1) Chem.: Composed of only one → substance
or → element.
2) Math.: Consisting of, involving, or describable by
→ terms of the → first degree.
3) Music: Uncompounded or without overtones.

M.E., from O.Fr. simple, from L. simplus "simple, single," variant
of simplex, from PIE root *sem- "one, together;"
cf. Pers. ham "together," → com-,
Skt. sam "together;" + *plac- "-fold," from PIE *plek- "to plait,"
→ multiply.

The motion of a body subjected to a restraining force which is directly proportional to
the displacement from a fixed point in the line of motion.
The equation of simple harmonic motion is given by
x = A sin(ωt + θ_{0}), where
x is the body's displacement from equilibrium position,
A is the → amplitude, or the magnitude of harmonic
oscillations, ω is the → angular frequency,
t is the time elapsed, and θ_{0} is the
→ initial phase angle.

An oscillator whose force is proportional to its extension, according to
→ Hooke's law. The way the oscillator moves is called
→ simple harmonic motion.

A generalization of the simplest closed configuration that can be made
from straight line segments. For example, a → triangle
is a 2-simplex because it is in two → dimensions,
and → tetrahedron
is a 3-simplex because it is in three dimensions (Steven Schwartzman,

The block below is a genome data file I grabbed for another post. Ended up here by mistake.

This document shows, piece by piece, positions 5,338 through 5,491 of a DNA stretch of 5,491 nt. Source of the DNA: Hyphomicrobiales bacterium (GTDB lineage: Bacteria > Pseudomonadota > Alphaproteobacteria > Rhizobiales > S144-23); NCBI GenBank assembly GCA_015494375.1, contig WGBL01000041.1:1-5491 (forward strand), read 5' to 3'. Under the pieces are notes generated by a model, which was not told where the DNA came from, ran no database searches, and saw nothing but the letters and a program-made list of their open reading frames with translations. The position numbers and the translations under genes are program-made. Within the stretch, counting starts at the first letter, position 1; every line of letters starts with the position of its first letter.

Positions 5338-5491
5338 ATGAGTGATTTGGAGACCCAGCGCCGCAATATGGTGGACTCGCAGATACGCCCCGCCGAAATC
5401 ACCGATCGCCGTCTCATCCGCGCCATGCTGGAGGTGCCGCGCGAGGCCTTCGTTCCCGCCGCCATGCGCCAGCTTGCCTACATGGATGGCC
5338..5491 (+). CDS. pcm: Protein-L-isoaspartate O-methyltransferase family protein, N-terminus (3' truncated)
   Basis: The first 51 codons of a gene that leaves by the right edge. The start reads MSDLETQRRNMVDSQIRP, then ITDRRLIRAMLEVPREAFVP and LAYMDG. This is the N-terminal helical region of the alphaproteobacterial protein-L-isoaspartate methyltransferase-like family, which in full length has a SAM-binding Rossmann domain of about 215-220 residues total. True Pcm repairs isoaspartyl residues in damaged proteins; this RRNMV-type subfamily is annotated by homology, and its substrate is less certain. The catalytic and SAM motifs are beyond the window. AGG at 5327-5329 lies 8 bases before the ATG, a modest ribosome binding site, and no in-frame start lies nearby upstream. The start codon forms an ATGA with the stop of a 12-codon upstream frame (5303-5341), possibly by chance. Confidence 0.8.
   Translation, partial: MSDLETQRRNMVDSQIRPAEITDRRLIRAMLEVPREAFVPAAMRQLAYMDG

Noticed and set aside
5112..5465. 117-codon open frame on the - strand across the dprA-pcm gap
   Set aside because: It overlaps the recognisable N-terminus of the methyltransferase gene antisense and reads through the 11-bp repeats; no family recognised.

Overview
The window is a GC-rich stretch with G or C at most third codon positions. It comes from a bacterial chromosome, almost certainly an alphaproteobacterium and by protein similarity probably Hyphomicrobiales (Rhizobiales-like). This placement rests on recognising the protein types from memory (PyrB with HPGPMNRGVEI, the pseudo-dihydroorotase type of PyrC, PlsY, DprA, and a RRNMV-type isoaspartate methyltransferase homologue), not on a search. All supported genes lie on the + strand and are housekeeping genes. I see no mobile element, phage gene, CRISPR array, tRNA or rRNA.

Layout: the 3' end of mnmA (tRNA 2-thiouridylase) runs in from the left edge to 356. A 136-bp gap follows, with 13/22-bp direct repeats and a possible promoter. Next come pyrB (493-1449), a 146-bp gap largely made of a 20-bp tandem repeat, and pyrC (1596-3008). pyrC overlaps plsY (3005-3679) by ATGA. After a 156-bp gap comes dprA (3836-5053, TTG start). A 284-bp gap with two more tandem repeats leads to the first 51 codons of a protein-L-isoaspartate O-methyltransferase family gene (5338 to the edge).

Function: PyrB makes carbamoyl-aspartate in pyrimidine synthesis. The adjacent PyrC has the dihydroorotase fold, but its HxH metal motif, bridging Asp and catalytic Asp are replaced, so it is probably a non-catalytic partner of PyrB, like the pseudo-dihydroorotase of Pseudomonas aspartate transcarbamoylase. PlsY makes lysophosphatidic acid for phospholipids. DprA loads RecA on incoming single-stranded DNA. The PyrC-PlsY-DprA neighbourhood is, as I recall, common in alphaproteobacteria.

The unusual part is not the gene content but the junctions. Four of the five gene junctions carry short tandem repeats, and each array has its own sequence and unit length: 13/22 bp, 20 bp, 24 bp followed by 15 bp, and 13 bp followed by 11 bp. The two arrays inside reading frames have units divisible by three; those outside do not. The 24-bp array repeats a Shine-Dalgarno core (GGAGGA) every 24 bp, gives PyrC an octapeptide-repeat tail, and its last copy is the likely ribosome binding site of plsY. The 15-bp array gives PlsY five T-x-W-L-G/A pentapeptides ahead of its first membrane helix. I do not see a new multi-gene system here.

An Etymological Dictionary of Mathematical Terms Used in
English, 1994).

Simplex, literally "uncomplicated, → simple,"
from sim-, from PIE root *sem- "one, once, together" + plek- "to fold."
"folded [only] once."

Taktâft, literally "folded once," from tak "→ single, alone," +
tâft, contraction of tâfté "plated, twisted, fold," as in
hamtâft, → complex.

simplex method

روش ِ تکتافتی

raveš-e taktâfti

Fr.: méthode du simplexe

An → algorithm for solving the classical
→ linear programming problem;
developed by George B. Dantzig in 1947. The simplex method is an
→ iterative method, solving a system of
→ linear equations in each of
its steps, and stopping when either the → optimum
is reached, or the
solution proves infeasible. The basic method remained pretty much the
same over the years, though there were many refinements targeted at
improving performance (e.g. using sparse matrix techniques), numerical
accuracy and stability, as well as solving special classes of
problems, such as mixed-integer programming
(Free On-Line Dictionary of Computing, FOLDOC).